Library: Iterators
Pointer generalizations for traversal and modification of collections
Iterators are a generalization of pointers that allow a C++ program to uniformly interact with different data structures. The illustration below displays the five iterator categories defined by the standard library, and shows their hierarchical relationship. Because standard library iterator categories are hierarchical, each category includes all the requirements of the categories above it.
Because iterators are used to traverse and access containers, the nature of the container determines the type of iterator it generates. Also, because algorithms require specific iterator types as arguments, it is iterators that, for the most part, determine which standard library algorithms can be used with which standard library containers.
To conform to the C++ standard, all container and sequence classes must include their own iterator types. Each iterator may be a class defined within the container or may be a simple pointer, whichever is appropriate.
Containers and sequences must also include const iterators that point to the beginning and end of their collections. These may be accessed using the class members, begin() and end().
Because the semantics of iterators are a generalization of the semantics of C++ pointers, every function template that takes iterators also works using C++ pointers to contiguous memory sequences. For example, both of the following uses of the generic algorithm count() are valid:
list<int> 1; count(1.begin(), 1.end()); int buf[4]={1,2,3,4}; count(buf, buf+4);
Iterators may be constant or mutable depending upon whether the result of the operator*() behaves as a reference or as a reference to a constant. Constant iterators cannot satisfy the requirements of an output_iterator.
Every iterator type guarantees that there is an iterator value that points past the last element of a corresponding container. This value is called the past-the-end value. No guarantee is made that this value is dereferenceable.
Every function included in an iterator is required to be realized in amortized constant time.
The following key pertains to the iterator requirements listed below:
a and b |
values of type X |
n |
value representing a distance between two iterators |
u, Distance, tmp, and m |
identifiers |
r |
value of type X& |
t |
value of type T |
The following expressions must be valid for input iterators:
X u(a) |
copy constructor, u == a |
X u = a |
assignment, u == a |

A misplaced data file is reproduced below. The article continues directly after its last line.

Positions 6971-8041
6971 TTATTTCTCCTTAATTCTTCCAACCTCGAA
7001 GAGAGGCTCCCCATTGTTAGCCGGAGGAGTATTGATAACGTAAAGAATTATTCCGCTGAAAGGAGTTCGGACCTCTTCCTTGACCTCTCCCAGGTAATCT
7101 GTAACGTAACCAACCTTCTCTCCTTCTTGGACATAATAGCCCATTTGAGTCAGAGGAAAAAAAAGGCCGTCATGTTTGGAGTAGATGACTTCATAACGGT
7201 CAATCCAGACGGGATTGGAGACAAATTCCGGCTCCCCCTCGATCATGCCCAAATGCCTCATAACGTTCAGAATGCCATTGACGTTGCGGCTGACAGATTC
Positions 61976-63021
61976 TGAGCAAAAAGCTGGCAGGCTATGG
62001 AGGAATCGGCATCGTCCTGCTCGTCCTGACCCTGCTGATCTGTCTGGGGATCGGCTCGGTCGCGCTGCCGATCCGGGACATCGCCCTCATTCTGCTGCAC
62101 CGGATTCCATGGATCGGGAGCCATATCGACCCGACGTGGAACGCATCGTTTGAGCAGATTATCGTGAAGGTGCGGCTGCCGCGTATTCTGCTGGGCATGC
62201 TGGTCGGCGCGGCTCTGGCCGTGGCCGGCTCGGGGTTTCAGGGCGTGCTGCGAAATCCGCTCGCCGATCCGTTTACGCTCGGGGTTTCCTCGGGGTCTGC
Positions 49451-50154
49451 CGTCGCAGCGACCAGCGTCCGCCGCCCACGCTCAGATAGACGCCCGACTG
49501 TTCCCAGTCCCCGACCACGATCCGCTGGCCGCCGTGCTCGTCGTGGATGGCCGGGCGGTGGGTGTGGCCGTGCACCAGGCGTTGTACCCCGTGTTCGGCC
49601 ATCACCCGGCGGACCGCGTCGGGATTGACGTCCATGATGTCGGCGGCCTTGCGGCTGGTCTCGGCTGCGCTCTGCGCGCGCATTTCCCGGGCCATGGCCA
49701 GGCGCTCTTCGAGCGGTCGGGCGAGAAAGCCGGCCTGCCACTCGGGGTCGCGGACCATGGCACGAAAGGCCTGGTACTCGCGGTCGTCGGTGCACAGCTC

a == b, a != b |
return value convertible to bool |
*a |
a == b implies *a == *b |
a->m |
equivalent to (*a).m |
++r |
returns X& |
r++ |
return value convertible to const X& |
*r++ |
returns type T |
For input iterators, a == b does not imply that ++a == ++b.
Algorithms using input iterators should be single pass algorithms. They should not pass through the same iterator twice.
The value of type T does not have to be an lvalue.
The following expressions must be valid for output iterators:
X(a) |
copy constructor, a == X(a) |
X u(a) |
copy constructor, u == a |
X u = a |
assignment, u == a |
*a = t |
result is not used |
++r |
returns X& |
r++ |
return value convertible to const X& |
*r++ = t |
result is not used |
The only valid use for the operator* is on the left hand side of the assignment statement.
Algorithms using output iterators should be single pass algorithms. They should not pass through the same iterator twice.
The following expressions must be valid for forward iterators:
X u |
u might have a singular value |
X() |
X() might be singular |
X(a) |
copy constructor, a == X(a) |
X u(a) |
copy constructor, u == a |
X u = a |
assignment, u == a |
a == b, a != b |
return value convertible to bool |
*a |
return value convertible to T& |
a->m |
equivalent to (*a).m |
++r |
returns X& |
r++ |
return value convertible to const X& |
*r++ |
returns T& |
Forward iterators have the condition that a == b implies *a== *b.
There are no restrictions on the number of passes an algorithm may make through the structure.
A bidirectional iterator must meet all the requirements for forward iterators. In addition, the following expressions must be valid:
--r |
returns X& |
r-- |
return value convertible to const X& |
*r-- |
returns T |
A random access iterator must meet all the requirements for bidirectional iterators. In addition, the following expressions must be valid:
r += n |
Semantics of --r or ++r n times depending on the sign of n |
a + n, n + a |
returns type X |
r -= n |
returns X&, behaves as r += -n |
a - n |
returns type X |
b - a |
returns distance |
a[n] |
*(a+n), return value convertible to T |
a < b |
total ordering relation |
a > b |
total ordering relation opposite to < |
a <= b |
!(a > b) |
a >= b |
!(a < b) |
All relational operators return a value convertible to bool.
ISO/IEC 14882:1998 -- International Standard for Information Systems --Programming Language C++, Section 24